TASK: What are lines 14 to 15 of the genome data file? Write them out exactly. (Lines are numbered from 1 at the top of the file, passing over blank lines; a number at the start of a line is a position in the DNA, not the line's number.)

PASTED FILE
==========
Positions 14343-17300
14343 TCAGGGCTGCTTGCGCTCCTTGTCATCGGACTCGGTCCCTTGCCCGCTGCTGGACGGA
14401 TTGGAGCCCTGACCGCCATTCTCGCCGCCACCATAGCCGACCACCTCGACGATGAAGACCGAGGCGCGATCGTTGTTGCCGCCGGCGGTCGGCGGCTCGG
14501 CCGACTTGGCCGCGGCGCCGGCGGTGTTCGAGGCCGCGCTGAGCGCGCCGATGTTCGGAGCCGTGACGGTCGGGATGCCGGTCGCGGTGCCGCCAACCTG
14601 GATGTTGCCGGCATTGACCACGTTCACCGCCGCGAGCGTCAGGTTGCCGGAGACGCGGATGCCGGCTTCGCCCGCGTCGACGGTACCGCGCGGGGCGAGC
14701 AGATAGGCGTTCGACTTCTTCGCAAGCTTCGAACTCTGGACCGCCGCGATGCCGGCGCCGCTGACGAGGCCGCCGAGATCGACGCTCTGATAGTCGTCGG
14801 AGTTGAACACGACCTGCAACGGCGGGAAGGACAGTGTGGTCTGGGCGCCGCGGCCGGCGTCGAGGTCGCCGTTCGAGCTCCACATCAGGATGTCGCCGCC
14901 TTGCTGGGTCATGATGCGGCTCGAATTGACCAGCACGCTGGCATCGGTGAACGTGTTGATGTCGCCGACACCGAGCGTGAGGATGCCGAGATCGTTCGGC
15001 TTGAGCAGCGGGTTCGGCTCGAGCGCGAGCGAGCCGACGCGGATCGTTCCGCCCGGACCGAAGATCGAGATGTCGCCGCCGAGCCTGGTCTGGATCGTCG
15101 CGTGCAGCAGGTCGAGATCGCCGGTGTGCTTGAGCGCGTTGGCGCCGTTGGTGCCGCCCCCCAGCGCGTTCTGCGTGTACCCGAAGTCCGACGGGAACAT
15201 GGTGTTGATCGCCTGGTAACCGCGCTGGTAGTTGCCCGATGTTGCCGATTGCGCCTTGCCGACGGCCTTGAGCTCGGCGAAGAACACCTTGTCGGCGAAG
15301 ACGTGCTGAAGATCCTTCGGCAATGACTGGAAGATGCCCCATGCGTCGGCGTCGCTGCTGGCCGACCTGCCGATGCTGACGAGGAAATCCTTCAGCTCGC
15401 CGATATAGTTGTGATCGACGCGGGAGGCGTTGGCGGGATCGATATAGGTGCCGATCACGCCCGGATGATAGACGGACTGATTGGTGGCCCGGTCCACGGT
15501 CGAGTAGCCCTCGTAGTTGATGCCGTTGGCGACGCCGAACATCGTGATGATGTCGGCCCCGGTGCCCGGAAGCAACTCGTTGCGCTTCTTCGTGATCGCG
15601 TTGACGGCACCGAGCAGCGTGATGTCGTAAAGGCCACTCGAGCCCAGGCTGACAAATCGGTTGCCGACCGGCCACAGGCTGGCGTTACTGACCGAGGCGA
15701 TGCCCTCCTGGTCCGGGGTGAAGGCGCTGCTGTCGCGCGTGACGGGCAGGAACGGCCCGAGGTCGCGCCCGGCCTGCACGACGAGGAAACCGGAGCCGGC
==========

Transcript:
15501 CGAGTAGCCCTCGTAGTTGATGCCGTTGGCGACGCCGAACATCGTGATGATGTCGGCCCCGGTGCCCGGAAGCAACTCGTTGCGCTTCTTCGTGATCGCG
15601 TTGACGGCACCGAGCAGCGTGATGTCGTAAAGGCCACTCGAGCCCAGGCTGACAAATCGGTTGCCGACCGGCCACAGGCTGGCGTTACTGACCGAGGCGA